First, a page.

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Scotland, 11 March, and as constable of the principality of Wales, 8 Aug. 1398. He died 3 Feb. 1399 at Ely House m Holborn, and was buried in St. Paul's beside his first wife, 'where they bad a noble monument, which was utterly destroyed in the time of the late usurpation' (Dugdale, Baronage). The tomb was placed in the choir between two columns on the north side of the high altar (Dugdale, History of St. Paul's, p. 90), the recumbent effigies of the duke and his wife being executed in alabaster. Richard had granted special leave to the Duke of Hereford to appoint a proxy to receive his inheritance. This leave he withdrew, 18 March, and took possession of the Lancaster estates.

By his first wife, Blanche of Lancaster (d. 1369), Gaunt was father of Henry IV, of Philippa, wife of John of Portugal, and of Elizabeth, wife of John Holland, earl of Huntingdon and duke of Exeter (1352?-1400) [q. v.]; Catharine, wife of Henry, prince of the Asturias, afterwards king of Castile, was Gaunt's daughter by his second wife, Constance of Castile (d. 1394). By Catharine Swynford, his third wife, he had, before marriage, John Beaufort, earl of Somerset, Henry Beaufort, bishop of Lincoln and of Winchester, and cardinal [q. v.], Thomas Beaufort, earl of Dorset and duke of Exeter [q. v.], and Joan Beaufort, wife of Sir Robert Ferrers and subsequently of Ralph Nevill, earl of Westmoreland. Catharine Swynford died 10 May 1403, and was buried at Lincoln.

[Collins's Hist. of John of Gaunt, 1740; Chronicles of Walsinpham; Chronicon Anglise, 1328-88; Eulogium Historiarum and Fasciculi Zizaniorum (all in Rolls Series); Knighton in Twysden's Decem. Script.; Adam Murimuth (English Hist. Soc.), Robert of Avesbury and Historic Ricardi II a mon. Evesham (both edited by Hearne); Adam of Usk, 1377-1404, ed. E. Maunde Thompson for Royal Soc. of Lit. 1876; Froissart's Chroniqucs, edd. Lettenhove and i Luce; Stow's Annals; Barnes's Hist. Edward III; Lowth's Life of William of Wykeham; Stubbs's Const. Hist.; Green's Hist. English People; Longman's Life and Times of Edward III; Wallon's Richard II; Dugdale's Baronage; Rymer's Fœdera.]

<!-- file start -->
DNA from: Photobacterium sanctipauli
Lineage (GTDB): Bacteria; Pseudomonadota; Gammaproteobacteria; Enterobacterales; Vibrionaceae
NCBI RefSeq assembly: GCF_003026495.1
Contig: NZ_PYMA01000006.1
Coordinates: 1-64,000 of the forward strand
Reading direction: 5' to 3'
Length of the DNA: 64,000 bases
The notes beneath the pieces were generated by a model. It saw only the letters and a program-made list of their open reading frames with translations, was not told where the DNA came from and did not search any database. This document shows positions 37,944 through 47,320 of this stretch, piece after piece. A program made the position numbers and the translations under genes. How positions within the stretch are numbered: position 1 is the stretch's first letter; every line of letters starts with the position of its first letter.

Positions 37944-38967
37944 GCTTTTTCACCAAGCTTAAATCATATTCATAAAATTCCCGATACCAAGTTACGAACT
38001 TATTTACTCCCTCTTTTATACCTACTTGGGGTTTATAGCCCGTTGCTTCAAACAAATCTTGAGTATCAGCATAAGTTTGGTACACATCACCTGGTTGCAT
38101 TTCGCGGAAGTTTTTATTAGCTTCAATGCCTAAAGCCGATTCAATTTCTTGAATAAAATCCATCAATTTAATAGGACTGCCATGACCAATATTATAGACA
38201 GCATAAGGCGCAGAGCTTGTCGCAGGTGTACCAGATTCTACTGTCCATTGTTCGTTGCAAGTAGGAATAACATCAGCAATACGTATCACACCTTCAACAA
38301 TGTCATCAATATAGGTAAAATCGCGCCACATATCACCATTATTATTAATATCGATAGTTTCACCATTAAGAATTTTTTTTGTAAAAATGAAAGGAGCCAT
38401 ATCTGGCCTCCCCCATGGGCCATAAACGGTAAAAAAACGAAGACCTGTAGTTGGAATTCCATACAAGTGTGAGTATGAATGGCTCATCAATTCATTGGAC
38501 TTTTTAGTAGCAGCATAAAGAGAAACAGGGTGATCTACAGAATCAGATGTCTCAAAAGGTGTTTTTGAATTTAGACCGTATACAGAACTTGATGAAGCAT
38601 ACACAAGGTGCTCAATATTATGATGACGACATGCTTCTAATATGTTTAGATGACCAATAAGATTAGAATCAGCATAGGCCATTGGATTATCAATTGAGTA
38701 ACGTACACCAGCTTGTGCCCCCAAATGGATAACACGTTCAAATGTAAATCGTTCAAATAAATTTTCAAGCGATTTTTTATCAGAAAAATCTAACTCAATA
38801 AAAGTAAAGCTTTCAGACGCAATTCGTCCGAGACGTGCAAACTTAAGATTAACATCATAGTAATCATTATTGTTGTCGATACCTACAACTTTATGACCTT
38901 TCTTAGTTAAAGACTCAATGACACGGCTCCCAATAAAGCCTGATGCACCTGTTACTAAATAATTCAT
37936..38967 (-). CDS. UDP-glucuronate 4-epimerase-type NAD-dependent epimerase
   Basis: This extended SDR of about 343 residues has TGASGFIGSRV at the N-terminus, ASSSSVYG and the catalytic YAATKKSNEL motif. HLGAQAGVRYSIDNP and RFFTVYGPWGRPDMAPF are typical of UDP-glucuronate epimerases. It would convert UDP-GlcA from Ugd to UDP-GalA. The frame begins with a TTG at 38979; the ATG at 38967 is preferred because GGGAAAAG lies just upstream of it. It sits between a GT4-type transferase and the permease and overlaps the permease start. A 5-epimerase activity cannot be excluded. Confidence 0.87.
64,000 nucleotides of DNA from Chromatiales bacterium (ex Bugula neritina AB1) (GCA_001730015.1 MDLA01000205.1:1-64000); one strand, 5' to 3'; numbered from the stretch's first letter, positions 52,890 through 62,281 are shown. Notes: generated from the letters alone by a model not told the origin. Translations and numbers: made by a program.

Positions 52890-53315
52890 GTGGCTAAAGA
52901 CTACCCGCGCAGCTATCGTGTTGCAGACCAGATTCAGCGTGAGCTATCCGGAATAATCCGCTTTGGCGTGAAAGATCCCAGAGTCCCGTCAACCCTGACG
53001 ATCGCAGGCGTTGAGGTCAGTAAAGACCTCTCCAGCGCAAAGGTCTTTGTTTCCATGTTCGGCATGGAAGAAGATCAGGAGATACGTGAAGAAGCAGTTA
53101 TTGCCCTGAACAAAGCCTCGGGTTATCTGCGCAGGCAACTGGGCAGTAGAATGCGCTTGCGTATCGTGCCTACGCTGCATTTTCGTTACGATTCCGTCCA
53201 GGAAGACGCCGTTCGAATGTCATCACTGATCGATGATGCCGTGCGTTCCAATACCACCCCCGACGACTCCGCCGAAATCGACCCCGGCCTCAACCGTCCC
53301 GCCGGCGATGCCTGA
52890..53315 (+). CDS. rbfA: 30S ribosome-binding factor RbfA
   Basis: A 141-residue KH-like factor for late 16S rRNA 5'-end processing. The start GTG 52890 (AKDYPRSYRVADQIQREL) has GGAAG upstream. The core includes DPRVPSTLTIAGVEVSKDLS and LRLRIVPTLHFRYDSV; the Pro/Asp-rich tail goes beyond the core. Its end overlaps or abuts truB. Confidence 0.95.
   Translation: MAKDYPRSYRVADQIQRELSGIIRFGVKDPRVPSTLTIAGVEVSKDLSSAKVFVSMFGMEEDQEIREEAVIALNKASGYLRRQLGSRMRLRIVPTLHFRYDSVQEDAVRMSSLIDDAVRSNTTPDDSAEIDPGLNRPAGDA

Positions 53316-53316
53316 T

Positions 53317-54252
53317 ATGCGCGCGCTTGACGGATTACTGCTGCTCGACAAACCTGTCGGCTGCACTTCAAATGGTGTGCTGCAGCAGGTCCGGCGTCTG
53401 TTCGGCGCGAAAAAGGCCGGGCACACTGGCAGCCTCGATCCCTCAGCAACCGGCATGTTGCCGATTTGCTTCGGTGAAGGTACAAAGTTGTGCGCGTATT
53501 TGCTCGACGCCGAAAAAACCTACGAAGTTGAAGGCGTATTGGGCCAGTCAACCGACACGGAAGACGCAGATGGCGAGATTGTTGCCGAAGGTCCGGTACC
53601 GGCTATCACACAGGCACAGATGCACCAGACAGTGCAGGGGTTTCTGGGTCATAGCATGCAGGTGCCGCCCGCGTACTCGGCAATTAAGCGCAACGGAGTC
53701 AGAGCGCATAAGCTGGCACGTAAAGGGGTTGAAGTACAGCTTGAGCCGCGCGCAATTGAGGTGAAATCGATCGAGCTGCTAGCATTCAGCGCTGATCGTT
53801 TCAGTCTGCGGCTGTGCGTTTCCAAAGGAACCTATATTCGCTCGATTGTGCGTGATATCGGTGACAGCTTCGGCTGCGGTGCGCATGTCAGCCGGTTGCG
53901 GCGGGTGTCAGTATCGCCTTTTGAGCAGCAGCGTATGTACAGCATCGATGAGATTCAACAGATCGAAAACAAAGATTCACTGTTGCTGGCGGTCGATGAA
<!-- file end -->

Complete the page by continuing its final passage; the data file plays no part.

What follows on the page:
E. M. T.

JOHN of Lancaster, Duke of Bedford (1389–1435), third son of Henry IV [q. v.], by his queen Mary, daughter of Humphrey Bohun, earl of Hereford, was born on 20 June 1389, and was knighted on 11 Oct. 1399, the eve of his father's coronation, being one of the original knights-companions of the Bath; the following year he received the order of the Garter. On 10 Sept. 1403 he was made constable of England, and about the same time governor of Berwick and warden of the east marches (Rotuli Scotiœ, i. 164). By the middle of 1404 his pay was 4,000l. in arrear, his troops were mutinous, he was in a disaffected country, and was engaged in constant hostilities. Some instalments of pay were sent to him, but they were insufficient, and his troops were only pacified by some money which he borrowed from Lord Furnival (Ordinances of the Privy Council, i. 269; Rolls of Parliament, iii. 552). Although he received a grant of castles belonging to Henry Percy, he was forced to spend his revenues in maintaining his forces. In 1405 he wrote to inform the council of the revolt of Lord Bardolf, joined the Earl of Westmoreland, warden of the west marches, and met the Archbishop of York [see Scrope, Richard Le] and the other rebels on Shipton Moor. He received grants of the castles of the Earl of Northumberland. In April 1408, and again in April 1411, he was appointed to treat with the Scots. During the rest of his father's reign, which ended in March 1413, he continued to hold his command in the north, fortifying Berwick and keeping peace as far as he was able in the east marches. Like his eldest brother, he seems to have been under the influence of the Beauforts, and acted cordially with the Earl of Westmoreland.

In the parliament held at Leicester in May 1414 he was created Duke of Bedford and Earl of Kendal, and in November following received the reversion of the earldom of Richmond, with its castles and honour, then held by the Earl of Westmoreland, whom he succeeded as regards this grant in 1425. In May he made a representation concerning his wardenship to the king in council, setting forth that, though he had made many complaints to the late king, he had been kept without the means of defending the marches, and had spent all his own money in the king's service, that his soldiers were mutinous and that he was ruined (Ordinances, ii. 136-9). He resigned the wardership on 28 Sept. On the restoration of the young Earl of Northumberland he surrendered the castles of the earldom, and received in exchange a pension of three thousand marks.

Bedford was handsome and well-made; he was reckoned learned, and took a foremost place in his brother's council, where he upheld the alliance with the Duke of Burgundy, while the Dukes of Gloucester, Clarence, and York favoured the party of Orleans (Juvenal Des Ursins, p. 497). In May 1415 he was present at the conference between Henry and the French ambassadors at Winchester, and was appointed lieutenant of the kingdom during the king's expedition to